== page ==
What is a property tax assessment?
The cost of home ownership includes a property tax assessment. A few states and most local jurisdictions levy a tax based on the value of private property.
It’s no small article: Property taxes accounted for nearly a third of all state and local tax revenue in 2016, the most recent data available, according to the Tax Foundation, a nonprofit think tank .
Here’s how your property tax assessment is determined and what to do if you think you’re overpaying.
How a property tax assessment is calculated
The value of your home can be determined for tax purposes by the most recent purchase price or by an overall appraisal of a neighborhood’s estimated property values. This value is then multiplied by a percentage, often called a mileage, to calculate your taxes owed. Depending on the condition, property values may be revised annually, or much less frequently.
“In some states, in theory, they haven’t reassessed since 1967. They take that value and sort of extrapolate it for inflation or this, that and the other,” says John A. Cocklereece Jr., attorney at Bell Davis & Pitt in Winston-Salem, North Carolina.
When tax assessments are not adjusted frequently, “values can get out of hand much faster and stay that way for much longer,” he adds. Of course, this can work for you – or against you.
It may take a trip to your tax assessor’s office to compare the assessed tax value of your home with nearly identical properties nearby to see if your home is fairly assessed.
What to do when your tax assessment is wrong
As property values increase over time, appraisals and tax bills can swell. To keep that annual pain in the wallet from spiraling out of control, know when to appeal your tax notice, as even jurisdictions that reassess stocks can often be wrong.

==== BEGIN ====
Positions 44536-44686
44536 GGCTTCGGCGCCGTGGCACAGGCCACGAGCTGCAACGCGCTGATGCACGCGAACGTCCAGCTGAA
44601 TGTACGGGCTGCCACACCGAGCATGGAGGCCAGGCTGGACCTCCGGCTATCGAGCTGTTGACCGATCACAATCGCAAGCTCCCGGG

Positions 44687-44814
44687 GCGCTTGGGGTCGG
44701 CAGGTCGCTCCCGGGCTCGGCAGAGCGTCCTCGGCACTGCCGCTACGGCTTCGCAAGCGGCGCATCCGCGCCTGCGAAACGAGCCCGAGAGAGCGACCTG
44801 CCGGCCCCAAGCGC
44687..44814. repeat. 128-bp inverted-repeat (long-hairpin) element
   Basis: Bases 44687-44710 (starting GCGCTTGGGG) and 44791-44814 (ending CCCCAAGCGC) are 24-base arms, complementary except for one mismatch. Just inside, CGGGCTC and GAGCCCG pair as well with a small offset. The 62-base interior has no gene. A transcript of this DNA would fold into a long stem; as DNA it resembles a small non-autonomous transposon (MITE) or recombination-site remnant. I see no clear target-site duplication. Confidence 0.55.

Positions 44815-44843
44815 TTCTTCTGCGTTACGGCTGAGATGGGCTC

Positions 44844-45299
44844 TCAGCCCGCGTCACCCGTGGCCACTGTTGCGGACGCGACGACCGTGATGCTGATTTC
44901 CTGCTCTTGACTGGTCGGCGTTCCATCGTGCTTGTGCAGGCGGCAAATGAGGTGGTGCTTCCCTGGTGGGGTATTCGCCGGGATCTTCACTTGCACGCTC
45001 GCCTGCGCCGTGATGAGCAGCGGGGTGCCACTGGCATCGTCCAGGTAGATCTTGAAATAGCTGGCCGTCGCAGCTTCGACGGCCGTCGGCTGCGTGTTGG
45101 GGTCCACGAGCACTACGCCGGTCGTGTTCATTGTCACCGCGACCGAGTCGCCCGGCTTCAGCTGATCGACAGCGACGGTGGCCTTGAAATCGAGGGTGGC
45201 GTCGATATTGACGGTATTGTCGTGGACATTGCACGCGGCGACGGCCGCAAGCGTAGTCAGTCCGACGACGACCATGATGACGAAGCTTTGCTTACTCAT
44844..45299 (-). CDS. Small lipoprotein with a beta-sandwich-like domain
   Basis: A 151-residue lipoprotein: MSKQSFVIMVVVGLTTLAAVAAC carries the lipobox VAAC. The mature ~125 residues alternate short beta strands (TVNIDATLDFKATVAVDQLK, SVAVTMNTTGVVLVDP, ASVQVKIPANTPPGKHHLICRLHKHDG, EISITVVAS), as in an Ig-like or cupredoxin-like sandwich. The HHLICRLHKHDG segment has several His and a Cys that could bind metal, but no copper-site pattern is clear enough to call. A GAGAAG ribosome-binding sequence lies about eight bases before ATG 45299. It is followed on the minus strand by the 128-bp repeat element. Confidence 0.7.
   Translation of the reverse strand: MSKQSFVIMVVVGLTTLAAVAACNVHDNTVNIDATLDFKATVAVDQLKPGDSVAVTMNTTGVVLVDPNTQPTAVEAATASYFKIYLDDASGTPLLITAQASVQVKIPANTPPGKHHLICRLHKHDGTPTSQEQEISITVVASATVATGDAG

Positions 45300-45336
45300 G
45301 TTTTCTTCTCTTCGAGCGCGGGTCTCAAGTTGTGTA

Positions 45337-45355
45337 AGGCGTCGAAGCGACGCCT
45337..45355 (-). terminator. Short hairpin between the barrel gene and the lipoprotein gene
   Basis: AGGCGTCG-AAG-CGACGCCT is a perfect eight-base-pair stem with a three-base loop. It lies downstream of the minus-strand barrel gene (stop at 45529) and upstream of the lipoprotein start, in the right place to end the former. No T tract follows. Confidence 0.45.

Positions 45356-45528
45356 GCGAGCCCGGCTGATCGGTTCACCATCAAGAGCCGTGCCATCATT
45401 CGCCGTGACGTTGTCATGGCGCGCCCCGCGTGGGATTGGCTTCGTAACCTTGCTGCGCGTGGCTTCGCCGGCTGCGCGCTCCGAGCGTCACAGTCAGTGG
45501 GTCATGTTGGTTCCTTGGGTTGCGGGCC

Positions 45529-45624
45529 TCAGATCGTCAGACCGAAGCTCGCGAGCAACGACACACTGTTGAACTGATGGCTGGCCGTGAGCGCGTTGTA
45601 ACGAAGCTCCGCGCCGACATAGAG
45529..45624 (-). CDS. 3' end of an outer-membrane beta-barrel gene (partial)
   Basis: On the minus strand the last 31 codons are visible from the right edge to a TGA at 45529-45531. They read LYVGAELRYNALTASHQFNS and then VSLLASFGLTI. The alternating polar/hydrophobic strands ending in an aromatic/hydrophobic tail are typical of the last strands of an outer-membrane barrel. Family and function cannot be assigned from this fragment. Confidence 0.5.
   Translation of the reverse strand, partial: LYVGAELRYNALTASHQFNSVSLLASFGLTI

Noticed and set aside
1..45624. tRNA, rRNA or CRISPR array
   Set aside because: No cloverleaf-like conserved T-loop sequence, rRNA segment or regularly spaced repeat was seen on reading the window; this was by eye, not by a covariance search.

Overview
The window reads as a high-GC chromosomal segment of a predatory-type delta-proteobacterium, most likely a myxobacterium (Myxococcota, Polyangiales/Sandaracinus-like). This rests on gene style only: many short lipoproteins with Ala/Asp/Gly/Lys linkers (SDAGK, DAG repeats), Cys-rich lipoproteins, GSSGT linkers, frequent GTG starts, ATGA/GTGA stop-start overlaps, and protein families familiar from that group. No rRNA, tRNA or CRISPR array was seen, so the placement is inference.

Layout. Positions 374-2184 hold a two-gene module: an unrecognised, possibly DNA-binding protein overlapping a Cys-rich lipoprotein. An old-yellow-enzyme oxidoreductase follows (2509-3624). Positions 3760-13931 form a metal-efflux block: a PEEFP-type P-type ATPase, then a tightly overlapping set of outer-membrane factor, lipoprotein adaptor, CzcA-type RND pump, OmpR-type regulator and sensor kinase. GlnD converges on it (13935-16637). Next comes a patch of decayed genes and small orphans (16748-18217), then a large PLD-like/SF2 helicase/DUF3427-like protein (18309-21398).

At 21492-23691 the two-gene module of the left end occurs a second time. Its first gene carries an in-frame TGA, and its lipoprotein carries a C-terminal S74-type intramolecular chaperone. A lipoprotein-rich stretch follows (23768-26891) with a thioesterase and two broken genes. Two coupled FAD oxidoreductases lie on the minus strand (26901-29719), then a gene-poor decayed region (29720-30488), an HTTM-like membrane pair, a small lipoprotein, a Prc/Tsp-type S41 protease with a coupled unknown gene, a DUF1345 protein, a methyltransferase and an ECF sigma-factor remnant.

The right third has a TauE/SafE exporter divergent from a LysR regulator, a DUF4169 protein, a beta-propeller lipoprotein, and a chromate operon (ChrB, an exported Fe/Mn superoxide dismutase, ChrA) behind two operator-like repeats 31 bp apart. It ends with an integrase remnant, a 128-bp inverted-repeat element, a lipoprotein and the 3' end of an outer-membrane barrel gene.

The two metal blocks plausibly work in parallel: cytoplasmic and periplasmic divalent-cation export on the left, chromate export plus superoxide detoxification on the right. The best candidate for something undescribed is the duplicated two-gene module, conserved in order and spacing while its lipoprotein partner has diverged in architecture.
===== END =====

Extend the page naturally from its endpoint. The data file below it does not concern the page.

“It absolutely can happen,” says Debra Bawcom, senior property tax consultant at Texas Protax in Austin. Your property could be misjudged if a jurisdiction has documented the wrong number of bedrooms, bathrooms, or square footage in your home, she adds.
“If home values rise where you live, property tax assessments should be canceled.“
Debra Bawcom, Senior Property Tax Advisor
If you think there is an error in your assessment, the first step is to call your local tax assessor and explain your concerns. If this conversation convinces you that a call is worthwhile, ask what the process is.
Many jurisdictions limit the hearing of appeals to a period after the issuance of new tax notices.
Information you may need to collect in your effort to win a call may include:
An independent appraisal of your home and property.
Original construction plans.
Comparable recent sale prices on neighboring houses similar to yours.
Yes house values increase where you live, property tax assessments should be canceled, Bawcom says. Otherwise, you are hit with an automatic increase in the tax bill. A one-on-one call can help, but you’ll need to rally support from the community for a decrease in the mileage rate.
You may be eligible for a property tax freeze
In some states, elderly homeowners or low to moderate income residents may be eligible for property tax freeze, capping property tax or future rate increases. And most tax authorities grant a “homestead exemption” – a tax rebate if the property is your primary residence.